Meditation & Spirituality~ Freedom or Fear?

The path of meditation is a movement or change in direction. The movement of meditation is in accord with our natural orientation toward happiness or contentment. In fact, the path of meditation is a relative path, a path which retraces the steps taken toward a static and expired conceptual mind, in order to discover the precision and clarity of the present moment. In Buddhist literature there is an awful lot of talk about emptiness. Here I have translated the term shunyata, traditionally rendered as emptiness, into freedom. In other words, our true nature is free or empty of defining characteristics that serve to limit or govern the creative expression of being. That is the true nature or fundamental state of man- Free! The substance of this energy could be said to be intelligence, or the potential to meet or directly participate in the flow of life. Intelligence is precise. When this potential is actualized the flow of life becomes unified, which is to say that we realize we are not some thing that exists apart from life, but are in fact a manifestation of life. This is the birth of pure creativity. At this point, intelligence begins to wholly participate in the process of life, free of the limitations imposed by self-conscious thought, which enables creative or spontaneous expression.
This freedom or spacious state of mind, which allows for the creative expression of intelligence, is obviously something we have forgotten. In most cases we are too caught up in the self-conscious gossip that has its origins between our ears. We fall into the past or drift off into the future, and then use these dead landscapes as excuses for avoiding the only point where life can be directly met, the present moment. We construct a self-image using expired material from our past. Then we stumble over ourselves as we try to figure out how everyone will react to the contrived image we are projecting, which is in truth nothing more than our own suspicions about the games we are playing. We do not buy the crap we are selling so we are paranoid, and project this paranoia upon our environment. This of course leads to pain and suffering.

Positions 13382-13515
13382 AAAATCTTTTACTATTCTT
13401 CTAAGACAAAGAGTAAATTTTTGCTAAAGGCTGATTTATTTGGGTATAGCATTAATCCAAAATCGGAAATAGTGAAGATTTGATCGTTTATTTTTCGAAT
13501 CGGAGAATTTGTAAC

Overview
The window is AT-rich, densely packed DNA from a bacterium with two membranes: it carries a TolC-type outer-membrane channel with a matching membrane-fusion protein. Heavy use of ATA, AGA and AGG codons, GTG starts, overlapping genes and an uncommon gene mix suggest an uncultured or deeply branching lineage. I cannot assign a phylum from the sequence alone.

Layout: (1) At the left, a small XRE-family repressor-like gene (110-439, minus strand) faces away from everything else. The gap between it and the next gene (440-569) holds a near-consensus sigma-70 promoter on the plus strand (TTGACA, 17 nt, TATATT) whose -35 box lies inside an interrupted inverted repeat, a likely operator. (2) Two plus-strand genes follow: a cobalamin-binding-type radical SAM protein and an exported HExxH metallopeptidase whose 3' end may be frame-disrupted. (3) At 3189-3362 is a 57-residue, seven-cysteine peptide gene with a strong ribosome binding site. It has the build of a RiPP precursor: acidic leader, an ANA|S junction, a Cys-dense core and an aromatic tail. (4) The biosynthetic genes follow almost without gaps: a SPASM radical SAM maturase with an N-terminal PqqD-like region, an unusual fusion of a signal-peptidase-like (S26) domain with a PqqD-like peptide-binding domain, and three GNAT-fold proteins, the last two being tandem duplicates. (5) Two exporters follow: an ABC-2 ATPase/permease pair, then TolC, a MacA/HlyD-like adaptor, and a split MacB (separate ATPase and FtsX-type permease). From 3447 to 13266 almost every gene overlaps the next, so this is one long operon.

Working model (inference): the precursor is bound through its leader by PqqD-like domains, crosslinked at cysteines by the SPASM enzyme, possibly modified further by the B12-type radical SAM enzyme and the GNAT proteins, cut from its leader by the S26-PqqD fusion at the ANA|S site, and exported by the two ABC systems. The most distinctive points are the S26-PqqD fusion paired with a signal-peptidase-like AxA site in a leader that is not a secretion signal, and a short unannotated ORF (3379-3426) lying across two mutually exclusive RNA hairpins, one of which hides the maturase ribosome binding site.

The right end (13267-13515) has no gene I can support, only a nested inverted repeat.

Dissatisfaction is the unavoidable outcome of repressing the creative expression of your very being. Projecting this dissatisfaction upon others leads to a tense and claustrophobic environment; one plagued with anxiety, resentment, and confusion. After a while this dissatisfaction becomes overwhelming, and we are forced to reevaluate our world-view. We begin to reconsider a great many of the assumptions we have held onto for many years. Eventually we question the institution of blame or projection. In other words we begin to question whether others are responsible for the dissatisfaction present within our own lives. Once we have realized that the causes and conditions that give birth to our suffering have an internal origin, and therefore require an internal solution we find ourselves walking down the path of spirituality.
Spirituality is essentially the search for meaning or content on an internal level. Spirituality is a dimension of the search for truth, which is characterized by its fundamental rejection of the idea that external phenomena can be blamed or sought out as a solution to the pain and suffering that prompted this search. It calls into question a number of life-long beliefs; both about the world we live in and ourselves. The inquisition of spirituality is so whole, so complete that eventually it brings in for questioning the figure that is in charge of the questioning.